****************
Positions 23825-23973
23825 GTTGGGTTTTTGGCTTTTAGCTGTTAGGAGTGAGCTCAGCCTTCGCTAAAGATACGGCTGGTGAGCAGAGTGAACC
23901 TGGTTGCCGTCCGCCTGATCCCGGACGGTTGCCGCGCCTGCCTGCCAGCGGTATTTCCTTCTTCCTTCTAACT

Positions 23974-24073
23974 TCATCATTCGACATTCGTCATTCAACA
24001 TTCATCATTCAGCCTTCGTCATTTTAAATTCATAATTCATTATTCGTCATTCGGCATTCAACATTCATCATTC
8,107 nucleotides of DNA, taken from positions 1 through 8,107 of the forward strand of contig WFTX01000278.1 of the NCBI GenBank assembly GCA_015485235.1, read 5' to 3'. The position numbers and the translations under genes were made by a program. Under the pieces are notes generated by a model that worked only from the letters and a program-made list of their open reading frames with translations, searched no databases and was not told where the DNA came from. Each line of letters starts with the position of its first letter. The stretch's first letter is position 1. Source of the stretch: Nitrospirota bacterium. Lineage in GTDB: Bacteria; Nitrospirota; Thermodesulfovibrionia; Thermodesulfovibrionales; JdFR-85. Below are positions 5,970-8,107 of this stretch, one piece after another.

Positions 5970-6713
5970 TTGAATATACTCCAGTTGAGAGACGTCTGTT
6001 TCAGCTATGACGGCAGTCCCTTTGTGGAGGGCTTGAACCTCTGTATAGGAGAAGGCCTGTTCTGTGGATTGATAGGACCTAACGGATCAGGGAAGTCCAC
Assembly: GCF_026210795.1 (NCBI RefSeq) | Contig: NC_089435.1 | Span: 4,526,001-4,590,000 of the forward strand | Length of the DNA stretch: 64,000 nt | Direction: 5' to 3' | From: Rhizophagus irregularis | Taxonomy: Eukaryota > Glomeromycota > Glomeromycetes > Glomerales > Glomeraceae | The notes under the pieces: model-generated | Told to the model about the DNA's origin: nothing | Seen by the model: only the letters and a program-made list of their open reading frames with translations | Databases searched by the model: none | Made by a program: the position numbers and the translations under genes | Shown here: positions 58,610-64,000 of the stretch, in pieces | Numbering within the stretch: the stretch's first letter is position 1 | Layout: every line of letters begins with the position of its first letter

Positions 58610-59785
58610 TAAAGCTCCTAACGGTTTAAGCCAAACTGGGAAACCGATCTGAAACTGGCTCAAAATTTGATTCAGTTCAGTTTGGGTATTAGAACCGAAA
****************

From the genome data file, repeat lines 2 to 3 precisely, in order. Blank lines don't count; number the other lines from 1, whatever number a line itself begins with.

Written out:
23825 GTTGGGTTTTTGGCTTTTAGCTGTTAGGAGTGAGCTCAGCCTTCGCTAAAGATACGGCTGGTGAGCAGAGTGAACC
23901 TGGTTGCCGTCCGCCTGATCCCGGACGGTTGCCGCGCCTGCCTGCCAGCGGTATTTCCTTCTTCCTTCTAACT